New to a gluten-free diet? Worried your food-life is over? It’s not. This is the beginning of a far tastier and healthier way of eating…
Welcome to a whole new way of looking at food. Having to re-evaluate food choices makes you examine your previous lifestyle choices and at first it can seem daunting, but if you take it one step at a time you will no doubt develop new tastes and a new outlook on food.
If you have been tested and are overwhelmed and wondering how to cook gluten-free food, how to avoid cross-contamination or where to get your ingredients, you’re not alone. If you have not been tested, please find a practioner who will test you because once you go gluten-free, it might be too late to get an accurate diagnosis. I remember when I was diagnosed. All I ate was rice, sticky rice, meat and coconut milk. It was so sad. Eventually I explored and have found safe ingredients and awesome recipes. In my Gluten-Free Yummies section you will find foods that I have tested on myself (yes, I mean that in the lab-rat sense) and have not had a reaction. These are foods that I have researched by calling the companies and found information about their production process and nutritional value. I realize every gluten-intolrant person or celiac is different, and perhaps you are more sensitive or less than me, or have other food allergies, but I hope this list might help you begin finding better, healthier and tastier food options.
The Celiac Support Organization has compiled a wonderful list of safe grains and flours and ones that contain gluten. You can access it here. Other safe gluten-free foods are fresh fruits and vegetables, eggs, unprocessed meats, unprocessed fish, rice (white, Basmati, jasmine, brown, forbidden rice, wild, sticky rice) nuts, beans, seeds (flax, chia, pumpkin and sunflower seeds), corn, quinoa, potato, potato flour, buckwheat, amaranth, teff, nut flours and coconut.
Gluten likes to hide in some places you would not expect so be careful with soy sauce, barbeque sauces, imitation crab, supplements and vitamins, vinegars, gravy, some chocolates, spices, deli meats. Always check ingredients.
Are almonds gluten-free? Is ice cream gluten-free? Is moisturizer gluten-free? I get asked these questions all the time and the answer is—it doesn’t matter. Any food can be cross-contaminated, especially during the production process. So much of our food is processed on the same equipment that allergens can be present in any food or personal product.
If your throat closes up when you eat strawberries would you ever eat off a plate that was smeared with strawberry juice? Um…no. But that is what many companies do unfortunately. They will label their foods gluten-free even though they might be produced on the same equipment as their favorite wheat flour. The best thing you can do is buy certified gluten-free food and compile a list of companies that are truly safe. Some won’t certify their foods even though they are perfectly safe, so call or email them to find out and record it. I keep a database of foods (yes, I know how dorky that sounds) on my computer and update it frequently because I tend to forget, like most of us, if the food I tried a year ago produced a reaction.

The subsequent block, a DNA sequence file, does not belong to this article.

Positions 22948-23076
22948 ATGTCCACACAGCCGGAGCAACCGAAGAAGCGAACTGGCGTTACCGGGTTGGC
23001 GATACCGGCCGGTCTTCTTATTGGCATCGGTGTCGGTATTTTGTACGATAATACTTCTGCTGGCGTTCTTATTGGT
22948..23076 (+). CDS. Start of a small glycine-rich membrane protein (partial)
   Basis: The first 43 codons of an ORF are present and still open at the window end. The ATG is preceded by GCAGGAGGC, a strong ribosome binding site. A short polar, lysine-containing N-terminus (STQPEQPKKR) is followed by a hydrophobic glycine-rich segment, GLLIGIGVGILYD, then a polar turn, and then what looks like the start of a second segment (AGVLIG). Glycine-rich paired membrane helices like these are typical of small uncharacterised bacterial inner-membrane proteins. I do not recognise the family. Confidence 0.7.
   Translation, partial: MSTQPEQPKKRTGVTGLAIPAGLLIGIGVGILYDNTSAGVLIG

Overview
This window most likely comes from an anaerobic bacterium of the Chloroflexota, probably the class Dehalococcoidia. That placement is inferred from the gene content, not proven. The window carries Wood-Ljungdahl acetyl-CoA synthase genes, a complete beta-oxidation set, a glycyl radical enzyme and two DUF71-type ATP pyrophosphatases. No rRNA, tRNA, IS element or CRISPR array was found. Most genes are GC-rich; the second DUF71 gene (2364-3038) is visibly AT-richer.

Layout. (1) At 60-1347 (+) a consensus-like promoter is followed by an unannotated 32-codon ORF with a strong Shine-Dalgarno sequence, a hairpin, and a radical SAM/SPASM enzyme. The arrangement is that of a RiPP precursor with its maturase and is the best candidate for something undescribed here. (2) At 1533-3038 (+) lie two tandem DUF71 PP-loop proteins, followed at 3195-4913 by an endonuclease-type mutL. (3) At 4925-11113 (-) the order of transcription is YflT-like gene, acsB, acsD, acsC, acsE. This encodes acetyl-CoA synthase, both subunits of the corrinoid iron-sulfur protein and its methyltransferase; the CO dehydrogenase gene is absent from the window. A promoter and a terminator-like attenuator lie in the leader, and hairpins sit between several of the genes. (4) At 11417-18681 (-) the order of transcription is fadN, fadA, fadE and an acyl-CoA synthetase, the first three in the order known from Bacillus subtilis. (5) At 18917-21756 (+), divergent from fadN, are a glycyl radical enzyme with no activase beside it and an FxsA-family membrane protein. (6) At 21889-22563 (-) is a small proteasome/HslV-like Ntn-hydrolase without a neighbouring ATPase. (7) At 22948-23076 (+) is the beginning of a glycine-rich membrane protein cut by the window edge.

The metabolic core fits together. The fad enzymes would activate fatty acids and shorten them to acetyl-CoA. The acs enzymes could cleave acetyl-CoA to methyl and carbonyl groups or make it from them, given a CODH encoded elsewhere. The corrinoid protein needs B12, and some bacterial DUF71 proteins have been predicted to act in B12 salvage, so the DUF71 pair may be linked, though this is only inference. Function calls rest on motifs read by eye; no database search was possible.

Here are a few links that explain gluten-free certification:
Gluten Intolerance Group (GIG)
Celiac Sprue Association (CSA)
Yea, I don’t really have good news about eating out. I personally mostly avoid it unless the restaurant is dedicated gluten-free because I have found it takes a tiny error and I am sick for quite few days, and I hate that people just don’t understand what it feels like to be glutened. Is it like a hangover? No, far worse. Food poisoning? Nah. Worse. A cross between food poisoning, a hangover, and a lobotomy? Yes, I believe that must be close.
But perhaps you can eat out and you’re fine. Great. One other problem I have had is that those who attend to me at times get angry or irritated no matter how polite I try to be the moment I mention gluten. Did you ever encounter this? At this point in time restaurants, air ports, caterers and spas are ill equipped to help those with gluten-intolerance and celiac disease. I don’t want to be the pariah of restaurants anymore or the wedding guest who doesn’t eat, so I hope restaurants recognize us soon. But don’t be discouraged. Just say it. Be brave. Tell the server you’re gluten-free. Awareness helps us all. Hopefully this will continue to change. It’s all beginning.
Did you know that food allergies are protected by the American Disabilities Act? That means “The ADA extends many of the rights and duties of section 504 to public accommodations such as restaurants, hotels, theaters, stores, doctors’ offices, museums, private schools and child care programs. They must be readily accessible to and usable by individuals with disabilities. No one can be excluded or denied services just because he/she is disabled or based on ignorance, attitudes or stereotypes.” If you click on the link you’ll find a full explanation that states that this extends to people with food allergies. The foundation is there. We just have to dare to ask for it.